Department of Computing Imperial College London
Kerberos authentication using Java

There are a number of steps which must be taken in order to enable a Java class for Kerberos authentication. The first is to let Java know we're using Kerberos for authentication. This is done in the file ~/.java.login.config, although you could use a different file if you have sufficient privileges to edit ${java.home}/jre/lib/security/java.security.

The file should look like this:

EntryName {
   com.sun.security.auth.module.Krb5LoginModule required;
};

Where EntryName is a name we will reference later from the Java code. The file can of course contain multiple entries like the one shown.

There are some options you can use to modify the behaviour of the module. Probably the most important is useTicketCache. When set to true, it causes the module to look in the ticket cache for a valid ticket first before prompting for a username and password. If it finds a ticket it can use, it'll just use that. The default is false, which means always prompt for the username and password. There are detailed explanations of all the possible options at the Krb5LoginModule Javadoc, but if you just need useTicketCache, simply change the configuration line to:

com.sun.security.auth.module.Krb5LoginModule required useTicketCache=true;

Once the security config file is set up, the next thing is to write the Java code itself. You will need the follow import directives to use Kerberos:

import javax.security.auth.*;
import javax.security.auth.login.*;
import javax.security.auth.callback.*;
import javax.security.auth.kerberos.*;

The next thing you need is a Subject to authenticate. Usually this will be enough:

Subject mysubject = new Subject();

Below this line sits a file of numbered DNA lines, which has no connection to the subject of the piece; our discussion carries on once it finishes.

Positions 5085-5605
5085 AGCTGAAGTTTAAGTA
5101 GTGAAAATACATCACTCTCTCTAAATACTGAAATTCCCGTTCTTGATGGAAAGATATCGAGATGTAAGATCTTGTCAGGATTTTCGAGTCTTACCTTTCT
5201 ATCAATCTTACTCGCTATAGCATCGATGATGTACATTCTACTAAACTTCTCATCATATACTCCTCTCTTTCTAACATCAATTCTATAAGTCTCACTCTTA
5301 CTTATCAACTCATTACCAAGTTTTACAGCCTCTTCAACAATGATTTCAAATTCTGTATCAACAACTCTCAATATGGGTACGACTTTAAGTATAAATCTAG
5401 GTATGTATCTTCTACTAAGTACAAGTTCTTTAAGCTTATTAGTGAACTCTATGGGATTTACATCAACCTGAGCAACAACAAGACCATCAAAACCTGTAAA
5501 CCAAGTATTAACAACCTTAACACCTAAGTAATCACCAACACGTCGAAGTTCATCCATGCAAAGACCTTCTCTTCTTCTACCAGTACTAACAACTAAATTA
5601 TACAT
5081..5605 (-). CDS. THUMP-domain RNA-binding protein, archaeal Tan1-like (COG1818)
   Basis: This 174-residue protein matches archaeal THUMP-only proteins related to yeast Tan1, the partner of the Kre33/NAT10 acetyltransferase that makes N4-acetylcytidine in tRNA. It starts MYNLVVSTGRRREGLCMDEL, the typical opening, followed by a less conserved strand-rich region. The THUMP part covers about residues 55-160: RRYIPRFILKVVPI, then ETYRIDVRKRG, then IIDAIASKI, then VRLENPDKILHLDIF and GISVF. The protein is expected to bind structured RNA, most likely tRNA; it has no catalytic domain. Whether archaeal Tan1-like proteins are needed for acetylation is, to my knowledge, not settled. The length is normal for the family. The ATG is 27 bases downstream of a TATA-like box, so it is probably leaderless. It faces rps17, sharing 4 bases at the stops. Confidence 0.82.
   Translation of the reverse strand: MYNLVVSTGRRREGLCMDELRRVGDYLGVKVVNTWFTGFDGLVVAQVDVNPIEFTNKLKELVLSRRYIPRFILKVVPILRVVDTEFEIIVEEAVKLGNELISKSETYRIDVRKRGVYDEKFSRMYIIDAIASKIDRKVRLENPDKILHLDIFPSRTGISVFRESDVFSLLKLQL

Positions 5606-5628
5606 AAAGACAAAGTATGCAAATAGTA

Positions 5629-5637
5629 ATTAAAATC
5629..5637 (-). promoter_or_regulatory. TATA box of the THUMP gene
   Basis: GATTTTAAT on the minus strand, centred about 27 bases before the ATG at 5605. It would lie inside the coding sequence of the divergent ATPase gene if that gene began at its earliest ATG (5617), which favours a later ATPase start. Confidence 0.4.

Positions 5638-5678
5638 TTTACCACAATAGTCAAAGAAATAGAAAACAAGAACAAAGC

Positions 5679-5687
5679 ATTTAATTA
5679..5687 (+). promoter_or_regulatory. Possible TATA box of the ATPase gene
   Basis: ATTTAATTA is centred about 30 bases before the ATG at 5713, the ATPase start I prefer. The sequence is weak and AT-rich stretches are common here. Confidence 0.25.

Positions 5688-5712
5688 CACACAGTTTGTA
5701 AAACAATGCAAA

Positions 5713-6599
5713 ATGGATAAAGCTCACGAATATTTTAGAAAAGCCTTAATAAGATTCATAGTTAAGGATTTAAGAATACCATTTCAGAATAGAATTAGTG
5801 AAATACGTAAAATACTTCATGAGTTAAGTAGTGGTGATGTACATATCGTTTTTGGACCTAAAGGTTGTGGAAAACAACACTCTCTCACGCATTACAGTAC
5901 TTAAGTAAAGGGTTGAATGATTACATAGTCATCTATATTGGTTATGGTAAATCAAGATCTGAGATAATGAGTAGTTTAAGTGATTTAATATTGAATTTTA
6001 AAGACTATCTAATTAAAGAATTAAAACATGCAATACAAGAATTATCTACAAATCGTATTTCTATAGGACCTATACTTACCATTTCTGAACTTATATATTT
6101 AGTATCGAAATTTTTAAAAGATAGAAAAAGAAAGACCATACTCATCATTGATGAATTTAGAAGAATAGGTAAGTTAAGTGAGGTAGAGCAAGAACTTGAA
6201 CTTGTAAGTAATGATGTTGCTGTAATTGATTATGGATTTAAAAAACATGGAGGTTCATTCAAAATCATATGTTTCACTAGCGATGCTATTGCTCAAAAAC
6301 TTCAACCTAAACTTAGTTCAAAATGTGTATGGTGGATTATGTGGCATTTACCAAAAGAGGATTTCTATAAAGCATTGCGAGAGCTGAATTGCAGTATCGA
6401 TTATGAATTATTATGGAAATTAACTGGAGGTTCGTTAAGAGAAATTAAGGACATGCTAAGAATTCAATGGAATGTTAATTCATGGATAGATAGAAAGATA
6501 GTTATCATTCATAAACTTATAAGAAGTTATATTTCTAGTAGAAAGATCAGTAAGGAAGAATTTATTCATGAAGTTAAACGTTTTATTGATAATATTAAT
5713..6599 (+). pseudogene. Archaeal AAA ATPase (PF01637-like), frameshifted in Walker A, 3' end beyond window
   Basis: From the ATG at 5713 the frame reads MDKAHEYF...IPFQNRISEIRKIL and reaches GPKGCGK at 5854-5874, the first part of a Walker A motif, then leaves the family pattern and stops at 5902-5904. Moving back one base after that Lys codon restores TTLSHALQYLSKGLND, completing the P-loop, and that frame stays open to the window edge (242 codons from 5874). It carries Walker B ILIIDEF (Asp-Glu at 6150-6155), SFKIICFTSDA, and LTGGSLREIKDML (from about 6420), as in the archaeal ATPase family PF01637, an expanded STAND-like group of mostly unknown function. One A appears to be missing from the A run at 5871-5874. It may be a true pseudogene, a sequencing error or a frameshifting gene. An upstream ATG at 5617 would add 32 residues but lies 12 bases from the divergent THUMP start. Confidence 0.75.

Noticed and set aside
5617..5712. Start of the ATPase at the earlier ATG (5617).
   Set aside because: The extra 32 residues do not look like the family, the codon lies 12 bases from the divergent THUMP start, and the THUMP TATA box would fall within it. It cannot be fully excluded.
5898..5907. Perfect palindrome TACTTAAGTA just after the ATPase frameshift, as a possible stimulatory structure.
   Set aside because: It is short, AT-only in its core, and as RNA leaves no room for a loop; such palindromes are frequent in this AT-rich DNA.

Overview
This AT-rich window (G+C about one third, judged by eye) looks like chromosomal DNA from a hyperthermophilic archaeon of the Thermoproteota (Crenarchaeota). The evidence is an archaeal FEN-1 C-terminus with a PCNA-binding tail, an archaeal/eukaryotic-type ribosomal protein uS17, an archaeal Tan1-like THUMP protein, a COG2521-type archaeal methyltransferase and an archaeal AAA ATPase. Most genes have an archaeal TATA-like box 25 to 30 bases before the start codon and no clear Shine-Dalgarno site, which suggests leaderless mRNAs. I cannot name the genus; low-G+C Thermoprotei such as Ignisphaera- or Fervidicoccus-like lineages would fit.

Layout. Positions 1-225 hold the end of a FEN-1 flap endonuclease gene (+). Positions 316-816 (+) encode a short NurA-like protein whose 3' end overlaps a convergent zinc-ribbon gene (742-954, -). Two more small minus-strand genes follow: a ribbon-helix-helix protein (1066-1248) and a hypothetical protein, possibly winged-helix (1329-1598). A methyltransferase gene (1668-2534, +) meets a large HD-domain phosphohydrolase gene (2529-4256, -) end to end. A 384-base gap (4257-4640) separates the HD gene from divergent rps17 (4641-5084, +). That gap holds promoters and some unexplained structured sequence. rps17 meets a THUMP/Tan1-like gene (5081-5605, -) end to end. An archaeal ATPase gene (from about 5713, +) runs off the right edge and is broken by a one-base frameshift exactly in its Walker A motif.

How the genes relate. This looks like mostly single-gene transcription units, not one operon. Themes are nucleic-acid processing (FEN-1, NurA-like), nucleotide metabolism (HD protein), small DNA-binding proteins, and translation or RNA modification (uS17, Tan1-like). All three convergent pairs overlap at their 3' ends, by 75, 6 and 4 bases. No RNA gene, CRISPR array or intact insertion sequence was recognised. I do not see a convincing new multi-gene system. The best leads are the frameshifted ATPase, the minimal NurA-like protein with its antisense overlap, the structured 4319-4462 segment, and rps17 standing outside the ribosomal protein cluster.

However, if you are using the ticket cache and the above code, Kerberos will simply authenticate the user with a ticket from the cache and get a new ticket based on that, without prompting for a username or password. Depending on what you're trying to do, this could be good or bad.

The next thing is to create a LoginContext, which is a way of communicating with the authentication module.

LoginContext lc;

try {
   lc = new LoginContext("EntryName", mysubject, new MyCallbackHandler());
} catch (LoginException e) {
   // If an exception is caused here, it's likely the ~/.java.login.config file is wrong
}

Where MyCallbackHandler is the class you want the authentication module to ask for the username and password. Even if you want to use the ticket cache, you still need to supply this in case the cache is empty. The suggested code is as follows:

class MyCallbackHandler implements CallbackHandler {
   public void handle(Callback[] callbacks)
      throws IOException, UnsupportedCallbackException {

      for (int i = 0; i < callbacks.length; i++) {
         if (callbacks[i] instanceof NameCallback) {
            NameCallback nc = (NameCallback)callbacks[i];
            nc.setName(username);
         } else if (callbacks[i] instanceof PasswordCallback) {
            PasswordCallback pc = (PasswordCallback)callbacks[i];
            pc.setPassword(password.toCharArray());
         } else throw new UnsupportedCallbackException
            (callbacks[i], "Unrecognised callback");
      }
   }
}

username and password are Strings containing the username and password to authenticate with. You could have the callback handler as an inner class and then use global variables to pass the Strings, but a better way to do it would be to write a constructor that takes the two Strings and have them as properties of the MyCallbackHandler class.

Going back to the main code, the final step is to call the login() method of the Logincontext class (called lc in my code).

try {
   lc.login();
} catch (LoginException e) {
   // Bad username/password
}

If no exception is thrown, the user is now authenticated and the Subject class you supplied earlier now holds a valid Kerberos ticket, which you can access if necessary with mysubject.getPrivateCredentials(). For added security, it is recommended that you have a simple for loop to overwrite the password String, so that it doesn't stay intact in memory for all to see. I've written all the other code for you, so I thought I might as well do this too.

char passwordchars[] = password.toCharArray();
for (int i = 0; i < password.length(); i++) passwordchars[i] = '*';

© CSG / 2004 / help@doc